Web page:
EconPapers    
Economics at your fingertips  
 

Why Do the Poor and the Less-Educated Pay More for Long-Distance Calls?

Jerry Hausman and Sidak J. Gregory ()
Additional contact information
Sidak J. Gregory: American Enterprise Institute

The B.E. Journal of Economic Analysis & Policy, 2004, vol. 3, issue 1, 1-29

Abstract: The benefits of competition among the long-distance interexchange carriers (IXCs) are not realized equally by all their customers. Despite the declines in rates under the discount plans, we document that basic message toll service (MTS) rates have been rising for several years. We show that poorer and less educated customers pay more than better educated and more affluent customers. We suspect that the reason for this correlation is that they are more apt to pay the MTS rates or other high rates, and we present some preliminary evidence that this tendency explains the correlation that we find. We also present evidence that the payment differences exist even after controlling for usage. These findings are significant because it seems likely to us that these two patterns (rising MTS rates and higher payments by the poor and the less educated) will each be ameliorated by the entry of the regional Bell operating companies (RBOCs) into long-distance markets—a state-by-state regulatory process that was nearly complete as of the beginning of 2004.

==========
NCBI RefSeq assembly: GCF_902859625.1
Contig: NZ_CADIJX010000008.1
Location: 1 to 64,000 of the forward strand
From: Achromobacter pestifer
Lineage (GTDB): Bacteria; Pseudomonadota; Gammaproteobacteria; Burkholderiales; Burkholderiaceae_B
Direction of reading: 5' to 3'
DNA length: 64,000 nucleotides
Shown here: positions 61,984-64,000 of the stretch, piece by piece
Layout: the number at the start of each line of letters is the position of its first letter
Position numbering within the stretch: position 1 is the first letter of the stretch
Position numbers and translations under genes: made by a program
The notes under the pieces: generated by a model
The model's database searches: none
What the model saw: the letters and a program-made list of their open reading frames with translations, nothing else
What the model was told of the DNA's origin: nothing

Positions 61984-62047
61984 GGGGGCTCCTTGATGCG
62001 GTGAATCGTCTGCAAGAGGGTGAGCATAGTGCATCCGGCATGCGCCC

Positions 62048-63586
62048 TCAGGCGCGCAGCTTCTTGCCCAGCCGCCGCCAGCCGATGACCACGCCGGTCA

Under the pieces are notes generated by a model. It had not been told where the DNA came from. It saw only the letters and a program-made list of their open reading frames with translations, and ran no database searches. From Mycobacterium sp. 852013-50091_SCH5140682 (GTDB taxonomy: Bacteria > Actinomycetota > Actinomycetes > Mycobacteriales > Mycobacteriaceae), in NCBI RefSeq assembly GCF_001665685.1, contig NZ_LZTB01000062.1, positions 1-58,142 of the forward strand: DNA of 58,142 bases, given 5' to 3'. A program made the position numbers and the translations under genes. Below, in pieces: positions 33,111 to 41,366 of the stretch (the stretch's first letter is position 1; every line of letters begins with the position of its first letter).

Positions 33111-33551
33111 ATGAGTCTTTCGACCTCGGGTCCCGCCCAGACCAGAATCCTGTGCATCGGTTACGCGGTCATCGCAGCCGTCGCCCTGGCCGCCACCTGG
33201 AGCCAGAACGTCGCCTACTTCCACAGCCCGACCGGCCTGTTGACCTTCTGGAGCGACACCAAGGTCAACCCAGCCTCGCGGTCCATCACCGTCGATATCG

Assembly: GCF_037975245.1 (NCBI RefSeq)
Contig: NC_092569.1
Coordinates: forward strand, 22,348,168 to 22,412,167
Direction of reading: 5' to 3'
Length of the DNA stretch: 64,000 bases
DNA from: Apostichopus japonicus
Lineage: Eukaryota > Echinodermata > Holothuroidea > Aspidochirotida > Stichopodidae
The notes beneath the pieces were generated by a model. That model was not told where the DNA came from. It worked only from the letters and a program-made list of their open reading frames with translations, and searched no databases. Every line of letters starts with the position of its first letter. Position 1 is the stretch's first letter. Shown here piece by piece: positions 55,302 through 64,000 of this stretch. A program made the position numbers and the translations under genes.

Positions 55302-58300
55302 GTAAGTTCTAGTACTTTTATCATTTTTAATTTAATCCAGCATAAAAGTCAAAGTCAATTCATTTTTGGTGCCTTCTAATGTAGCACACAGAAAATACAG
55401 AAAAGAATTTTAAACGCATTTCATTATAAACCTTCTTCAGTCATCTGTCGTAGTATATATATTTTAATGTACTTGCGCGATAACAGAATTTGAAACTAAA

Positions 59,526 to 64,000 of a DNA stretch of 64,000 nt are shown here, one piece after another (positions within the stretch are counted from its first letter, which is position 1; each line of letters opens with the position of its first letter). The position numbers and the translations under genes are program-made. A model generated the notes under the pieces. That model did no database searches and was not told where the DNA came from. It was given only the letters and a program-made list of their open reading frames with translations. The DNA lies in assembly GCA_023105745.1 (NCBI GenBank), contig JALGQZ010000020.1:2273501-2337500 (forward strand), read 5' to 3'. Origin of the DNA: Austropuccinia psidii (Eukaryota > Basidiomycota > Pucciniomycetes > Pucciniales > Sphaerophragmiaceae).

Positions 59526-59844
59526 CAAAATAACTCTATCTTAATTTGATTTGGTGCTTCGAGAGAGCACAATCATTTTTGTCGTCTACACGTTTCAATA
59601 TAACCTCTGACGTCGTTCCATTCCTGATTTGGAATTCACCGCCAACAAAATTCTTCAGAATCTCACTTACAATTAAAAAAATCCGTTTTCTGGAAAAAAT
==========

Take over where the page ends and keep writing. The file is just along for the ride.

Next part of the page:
Date: 2004
References: View complete reference list from CitEc
Citations: View citations in EconPapers (4) Track citations by RSS feed

Downloads: (external link)
https://www.degruyter.com/view/j/bejeap.2003.3.iss ... .1210.xml?format=INT (text/html)
For access to full text, subscription to the journal or payment for the individual article is required.

Related works:
This item may be available elsewhere in EconPapers: Search for items with the same title.

Export reference: BibTeX RIS (EndNote, ProCite, RefMan) HTML/Text

Persistent link: https://EconPapers.repec.org/RePEc:bpj:bejeap:v:contributions.3:y:2004:i:1:n:3

Ordering information: This journal article can be ordered from
https://www.degruyter.com/view/j/bejeap

Access Statistics for this article

The B.E. Journal of Economic Analysis & Policy is currently edited by Hendrik Jürges and Sandra Ludwig

More articles in The B.E. Journal of Economic Analysis & Policy from De Gruyter
Bibliographic data for series maintained by Peter Golla ().

 
Page updated 2019-11-07
Handle: RePEc:bpj:bejeap:v:contributions.3:y:2004:i:1:n:3